Call this one the lifetime achievement award, or more accurately: hedging against the Zeke with Dak still being the true Zeke last year… and that Dak will return. Elliott with Dak averaged more than 100 yards and a touchdown per game. He was on fire and paid back his draft cost. Then, Dak’s foot and leg went two different directions, and he fell apart. He averaged just 78 yards per contest from that point to the end of the season and scored just two touchdowns in the last ten games. He just wasn’t the same in the second half. In his first five games, he ranked RB3, RB7, RB13, RB11, and RB4. Without Dak Prescott, he finished top-12 three times and outside the top-24 five times. He’s still good, just not good enough to overcome the loss of his line and Dak Prescott.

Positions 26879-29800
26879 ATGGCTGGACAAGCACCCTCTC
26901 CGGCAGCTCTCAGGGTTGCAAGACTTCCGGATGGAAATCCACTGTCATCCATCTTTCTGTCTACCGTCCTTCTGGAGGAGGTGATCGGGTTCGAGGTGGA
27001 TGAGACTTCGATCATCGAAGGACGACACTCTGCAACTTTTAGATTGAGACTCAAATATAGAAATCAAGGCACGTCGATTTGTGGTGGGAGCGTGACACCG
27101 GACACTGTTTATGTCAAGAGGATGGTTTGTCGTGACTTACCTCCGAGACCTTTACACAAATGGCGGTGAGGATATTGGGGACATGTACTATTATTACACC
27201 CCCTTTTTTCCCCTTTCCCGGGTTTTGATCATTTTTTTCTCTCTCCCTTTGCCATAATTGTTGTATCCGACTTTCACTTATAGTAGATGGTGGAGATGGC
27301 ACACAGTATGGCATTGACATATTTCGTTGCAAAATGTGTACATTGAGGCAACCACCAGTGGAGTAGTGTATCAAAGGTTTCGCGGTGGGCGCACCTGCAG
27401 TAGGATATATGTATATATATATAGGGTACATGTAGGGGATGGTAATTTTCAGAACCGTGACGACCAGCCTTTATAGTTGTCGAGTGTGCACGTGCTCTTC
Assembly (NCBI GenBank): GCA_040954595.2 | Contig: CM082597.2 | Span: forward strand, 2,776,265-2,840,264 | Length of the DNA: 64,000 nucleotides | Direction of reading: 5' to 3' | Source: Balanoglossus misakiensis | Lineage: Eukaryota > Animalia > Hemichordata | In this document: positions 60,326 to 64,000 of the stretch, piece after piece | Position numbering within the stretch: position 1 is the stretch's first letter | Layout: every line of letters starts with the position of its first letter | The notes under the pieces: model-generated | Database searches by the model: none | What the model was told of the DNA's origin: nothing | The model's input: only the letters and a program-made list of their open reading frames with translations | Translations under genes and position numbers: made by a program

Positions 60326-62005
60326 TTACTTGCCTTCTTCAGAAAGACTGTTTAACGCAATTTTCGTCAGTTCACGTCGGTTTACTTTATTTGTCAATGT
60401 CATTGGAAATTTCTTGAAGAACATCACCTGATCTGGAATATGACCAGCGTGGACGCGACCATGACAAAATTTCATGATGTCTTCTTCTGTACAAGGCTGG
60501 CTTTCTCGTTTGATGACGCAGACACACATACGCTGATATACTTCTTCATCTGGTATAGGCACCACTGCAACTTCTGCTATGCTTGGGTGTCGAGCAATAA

Honorable Running Back Mentions: David Montgomery, Chicago; James Robinson, Jacksonville; Cam Akers, Los Angeles Rams; Miles Sanders, Philadelphia; Josh Jacobs, Las Vegas; D’Andre Swift, Detroit

 

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[Image Source: https://commons.wikimedia.org/wiki/File:Nick_Chubb_(42477091350).jpg, cropped under CC BY-SA 4.0]

About Jeff Krisko